CHENNAI: Sharp temperature variations across India-administered Kashmir have brought unseasonal snowfalls or early summers, resulting in heavy damage to apple orchards. An almost 30% decline in apple production has dealt a serious blow to the region’s biggest industry, leaving farming families with huge debts.
Nearly 1 million families are associated with Kashmir’s $1.25-million apple industry — which, according to official records, produced 1.8 million metric tons last year, nearly 100,000 fewer than the previous year’s crop. A sudden dip in temperature causes the buds to fall and prevents the movement of bees necessary for pollination. On the other hand, an abnormal rise in temperature triggers a high incidence of infectious diseases, resulting in a decline in productivity, growers say.
In March, the average daytime temperature usually hovers around 15 degrees Celsius — but in March this year, the mercury rose significantly, causing Kashmir’s apple crop to blossom early. Sharp temperature fluctuations followed, resulting in the fall of the fruit buds and the spread of infectious diseases.
Farmers have complained that ongoing heat waves and humidity have caused dark smudges to appear on the surface of apples, described by experts as sooty blotch and flyspeck disease, adversely affecting the quality of the crop.
“The past four years have given us nightmares,” said Shameema Hassan, the wife of a well-known apple grower in north Kashmir’s Baramulla district. “The apple crop has become vulnerable to diseases due to changing weather patterns.” “It will be either good crop but largely infected, or vice-versa,” she added. The consequential recurring losses have sharply affected their livelihood, forcing them to move their daughter from a private school to a public one, where education is free but learning standards are abysmal, Hassan said. The northern part of Indian-administered Kashmir is known as the region’s apple bowl as it produces the highest quantity of apples.
Over the decades, the apple orchards have grown through its “karewas” — or elevated tableland — and major chunks of paddy land were converted into apple orchards in order to generate higher profits.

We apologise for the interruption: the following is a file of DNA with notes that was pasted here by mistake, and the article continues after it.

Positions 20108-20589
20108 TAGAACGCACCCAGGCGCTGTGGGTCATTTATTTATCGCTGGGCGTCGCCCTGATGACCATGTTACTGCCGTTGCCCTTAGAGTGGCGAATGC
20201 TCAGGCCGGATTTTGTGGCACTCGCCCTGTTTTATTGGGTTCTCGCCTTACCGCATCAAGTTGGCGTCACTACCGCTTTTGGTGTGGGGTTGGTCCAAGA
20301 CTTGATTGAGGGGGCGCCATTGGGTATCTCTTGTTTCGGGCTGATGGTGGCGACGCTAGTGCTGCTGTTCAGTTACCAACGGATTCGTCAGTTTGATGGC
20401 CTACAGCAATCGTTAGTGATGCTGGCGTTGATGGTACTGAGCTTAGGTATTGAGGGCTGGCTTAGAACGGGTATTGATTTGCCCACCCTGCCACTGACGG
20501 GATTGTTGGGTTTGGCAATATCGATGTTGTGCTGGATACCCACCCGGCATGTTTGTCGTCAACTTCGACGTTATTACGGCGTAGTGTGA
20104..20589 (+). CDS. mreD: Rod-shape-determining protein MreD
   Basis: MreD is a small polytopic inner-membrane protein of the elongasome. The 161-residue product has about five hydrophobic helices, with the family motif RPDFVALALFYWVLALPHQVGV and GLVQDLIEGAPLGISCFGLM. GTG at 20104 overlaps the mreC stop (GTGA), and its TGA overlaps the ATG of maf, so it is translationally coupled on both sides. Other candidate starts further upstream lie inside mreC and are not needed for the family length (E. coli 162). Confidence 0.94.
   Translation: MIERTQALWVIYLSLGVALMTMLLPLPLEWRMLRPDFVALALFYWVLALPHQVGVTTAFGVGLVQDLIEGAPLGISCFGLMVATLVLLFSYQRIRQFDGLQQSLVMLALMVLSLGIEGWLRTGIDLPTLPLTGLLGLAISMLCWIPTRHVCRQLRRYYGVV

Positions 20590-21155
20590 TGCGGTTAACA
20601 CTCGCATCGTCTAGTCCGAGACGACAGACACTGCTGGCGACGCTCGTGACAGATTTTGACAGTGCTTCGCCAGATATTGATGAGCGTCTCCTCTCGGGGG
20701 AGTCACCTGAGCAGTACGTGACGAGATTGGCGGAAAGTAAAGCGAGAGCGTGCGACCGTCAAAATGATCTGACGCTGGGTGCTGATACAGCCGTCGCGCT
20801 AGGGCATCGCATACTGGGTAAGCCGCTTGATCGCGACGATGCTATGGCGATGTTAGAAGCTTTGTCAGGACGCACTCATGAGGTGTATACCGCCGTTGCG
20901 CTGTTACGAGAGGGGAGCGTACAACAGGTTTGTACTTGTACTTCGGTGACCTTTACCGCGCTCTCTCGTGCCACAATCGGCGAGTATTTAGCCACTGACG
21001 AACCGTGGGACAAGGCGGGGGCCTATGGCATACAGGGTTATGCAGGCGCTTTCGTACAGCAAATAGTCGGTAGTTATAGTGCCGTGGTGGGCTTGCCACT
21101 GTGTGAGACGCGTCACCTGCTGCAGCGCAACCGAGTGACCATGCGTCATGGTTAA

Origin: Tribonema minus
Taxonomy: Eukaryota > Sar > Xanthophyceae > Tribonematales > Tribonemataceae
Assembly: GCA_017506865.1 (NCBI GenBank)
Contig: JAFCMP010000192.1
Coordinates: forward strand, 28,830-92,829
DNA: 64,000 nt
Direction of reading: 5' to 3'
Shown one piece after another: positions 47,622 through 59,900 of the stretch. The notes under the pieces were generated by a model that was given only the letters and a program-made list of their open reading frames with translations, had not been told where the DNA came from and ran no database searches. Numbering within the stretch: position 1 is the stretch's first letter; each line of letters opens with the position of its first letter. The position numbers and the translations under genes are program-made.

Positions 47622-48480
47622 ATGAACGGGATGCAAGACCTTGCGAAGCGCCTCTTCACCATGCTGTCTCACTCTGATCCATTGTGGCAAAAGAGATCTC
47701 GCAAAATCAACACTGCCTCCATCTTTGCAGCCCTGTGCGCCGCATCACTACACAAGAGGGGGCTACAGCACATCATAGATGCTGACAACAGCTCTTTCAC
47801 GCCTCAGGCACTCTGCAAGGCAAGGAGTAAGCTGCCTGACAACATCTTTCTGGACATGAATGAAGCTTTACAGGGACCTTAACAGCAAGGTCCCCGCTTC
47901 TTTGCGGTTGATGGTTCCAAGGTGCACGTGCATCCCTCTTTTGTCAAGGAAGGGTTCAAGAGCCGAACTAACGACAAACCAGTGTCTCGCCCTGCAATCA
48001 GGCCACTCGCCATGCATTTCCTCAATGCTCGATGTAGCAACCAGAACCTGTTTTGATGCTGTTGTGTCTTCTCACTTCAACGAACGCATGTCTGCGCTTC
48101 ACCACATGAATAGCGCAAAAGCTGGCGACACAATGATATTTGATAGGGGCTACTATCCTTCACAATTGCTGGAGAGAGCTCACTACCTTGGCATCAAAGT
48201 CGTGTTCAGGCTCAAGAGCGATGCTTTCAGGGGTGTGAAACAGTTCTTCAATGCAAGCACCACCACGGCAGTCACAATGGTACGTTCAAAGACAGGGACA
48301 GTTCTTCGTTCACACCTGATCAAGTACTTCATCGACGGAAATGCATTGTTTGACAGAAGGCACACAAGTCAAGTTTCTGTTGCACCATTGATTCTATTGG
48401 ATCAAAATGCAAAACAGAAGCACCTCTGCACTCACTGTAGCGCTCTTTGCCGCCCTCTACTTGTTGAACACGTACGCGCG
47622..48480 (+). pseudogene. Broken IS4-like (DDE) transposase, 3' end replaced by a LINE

Until 2018, Hassan’s family produced 3,000 boxes of apples annually; but production has since plummeted to just 700. “Normally, this year I should have produced 4,500 boxes of apples because new apple trees have grown to fruit-giving age — but the production is declining,” she said. In 2016, her family had an annual turnover of Rs 2 cr. But now, losses have landed them heavily in debt. “We owe nearly Rs 1 cr to banks and apple traders,” Hassan said. “We have started a copper shop to feed the family. We hate going to the apple orchards.” According to data from the meteorological department, there has been 70% to 80% less than normal precipitation in Kashmir this year. Shabeena Malik, a science teacher in Kashmir, said the increased temperature has resulted in a widespread attack of aphids, causing irreversible damage to the apple trees.
“Despite multiple sprays of insecticides, these aphids have gone out of control,” said Malik, whose family owns nearly 40 acres of apple orchards. The use of substandard pesticides is also a major cause of damage to the apple, which puts an additional economical burden on growers, who are in debt in absence of insurance coverage from the government, she said. “The intensity of insects and pests has shown an increase this year due to the early high temperature in spring,” said Ashiq Hussain, a fruit scientist at the Sher-e-Kashmir University of Agriculture Sciences and Technology in Srinagar.
This article was provided by Deutsche Welle